Riyadh: Saudi police shot and wounded three Shi’ite protesters in the oil-rich Eastern Province on Thursday while trying to disperse a protest calling for the release of prisoners, a witness said.
The shooting happened when around 600-800 protesters, all Shi’ite and including women, took to the streets of the city of Al-Qateef to demand the release of nine Shi’ite prisoners, said the witness, requesting anonymity.
"As the procession in the heart of the city was about to finish, soldiers started shooting at the protesters, and three of them were wounded," the witness said.
The three wounded, all men, were hospitalised but their injuries were "moderate”, he said, adding that the shooting continued for about 10 minutes and around 200 policemen were present.
The incident came as the OPEC kingpin braced for street protests on Friday after calls on Facebook and Twitter.
In Washington, the United States said it would closely monitor unrest in Saudi Arabia and restated its support for universal values.
"We will of course continue to monitor closely this particular situation," said Ben Rhodes, a senior foreign policy adviser to US President Barack Obama.
"What we have said is that we are going to support a set of universal values in every country in the region."
Life was normal in Riyadh late on Thursday, but with "more than normal" police patrols.
On Saturday, the Interior Ministry had issued a stern reminder that any demonstration was illegal and warned activists that the security forces had been authorised to crack down on any protests.
The authorities on Sunday released Shi’ite cleric Sheikh Tawfiq al-Aamer whose arrest last month provoked demonstrations.
Several hundred people had protested in the east on Friday after Aamer was arrested on February 27, reportedly for calling for a constitutional monarchy in the kingdom, which is an absolute monarchy.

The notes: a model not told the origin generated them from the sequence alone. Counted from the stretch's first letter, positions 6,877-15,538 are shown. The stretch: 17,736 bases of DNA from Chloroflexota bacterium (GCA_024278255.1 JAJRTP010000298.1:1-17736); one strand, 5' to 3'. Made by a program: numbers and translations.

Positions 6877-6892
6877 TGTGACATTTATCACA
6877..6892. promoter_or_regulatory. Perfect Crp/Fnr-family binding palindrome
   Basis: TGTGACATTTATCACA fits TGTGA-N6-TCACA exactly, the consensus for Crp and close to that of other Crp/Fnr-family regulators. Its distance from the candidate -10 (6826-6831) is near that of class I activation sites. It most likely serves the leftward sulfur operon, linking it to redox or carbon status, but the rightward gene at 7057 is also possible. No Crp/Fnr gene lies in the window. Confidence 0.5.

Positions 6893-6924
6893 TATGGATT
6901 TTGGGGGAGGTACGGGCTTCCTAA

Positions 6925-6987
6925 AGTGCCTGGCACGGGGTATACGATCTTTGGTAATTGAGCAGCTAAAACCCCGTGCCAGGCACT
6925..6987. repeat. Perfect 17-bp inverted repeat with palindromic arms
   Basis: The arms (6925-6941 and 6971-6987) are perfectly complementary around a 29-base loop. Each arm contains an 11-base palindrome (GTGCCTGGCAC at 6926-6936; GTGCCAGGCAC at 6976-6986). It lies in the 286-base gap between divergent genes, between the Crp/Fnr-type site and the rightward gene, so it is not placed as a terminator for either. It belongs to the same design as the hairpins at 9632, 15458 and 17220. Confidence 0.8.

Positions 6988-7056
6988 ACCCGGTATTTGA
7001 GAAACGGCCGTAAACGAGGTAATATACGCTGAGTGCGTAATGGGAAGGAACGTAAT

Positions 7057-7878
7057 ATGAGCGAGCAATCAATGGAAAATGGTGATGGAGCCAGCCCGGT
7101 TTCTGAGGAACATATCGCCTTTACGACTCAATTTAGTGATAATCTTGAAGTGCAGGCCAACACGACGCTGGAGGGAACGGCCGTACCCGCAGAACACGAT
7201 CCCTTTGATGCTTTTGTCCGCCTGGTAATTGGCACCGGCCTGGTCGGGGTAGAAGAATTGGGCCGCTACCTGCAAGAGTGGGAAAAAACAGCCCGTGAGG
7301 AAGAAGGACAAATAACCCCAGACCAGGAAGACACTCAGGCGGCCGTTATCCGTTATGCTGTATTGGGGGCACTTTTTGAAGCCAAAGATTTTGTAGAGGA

Shi’ites, who are mainly concentrated in the oil-rich Eastern Province, make up about 10 percent of the Saudi population and complain of marginalisation in a country dominated by the puritanical Wahhabi Sunni doctrine.
The eastern province borders Bahrain, a Shi’ite-majority kingdom ruled by a Sunni dynasty that has been rocked by anti-government protests since February 14.
Saudi Arabia sits on a quarter of global crude reserves and is the world`s largest oil exporter.
Traders are now looking ahead to possible protests in the kingdom but US experts have said that Riyadh seems unlikely to catch the contagion of Arab revolutions although nerves are on edge.
"The main focus remains on the Middle East crisis, as any potential protests for Friday`s `Day of Rage` in Saudi Arabia could make crude oil prices to surge higher, with Brent possibly retesting the USD 120 per barrel area," Sucden analyst Myrto Sokou said.
"There are large worries in the market... as Saudi Arabia is considered to be one of the biggest oil suppliers globally (and) exports approximately 8.9 million barrels per day," she said.
"If the political turmoil worsens across the Middle East and protests move over to Saudi Arabia, then the situation is getting rather serious."
World oil prices dived on Thursday, with New York`s main contract, light sweet crude for delivery in April tumbling USD 2.94 to USD 101.44 a barrel. Brent North Sea crude for April slid USD 1.80 to USD 114.14 per barrel.
Cyber activists have used Facebook to call for a "Day of Rage" after this week`s Friday prayers in Saudi Arabia. Another page calls for a "Saudi revolution" to begin on March 20.
On both pages, activists are calling for political and economic reforms, jobs, freedom and women`s rights.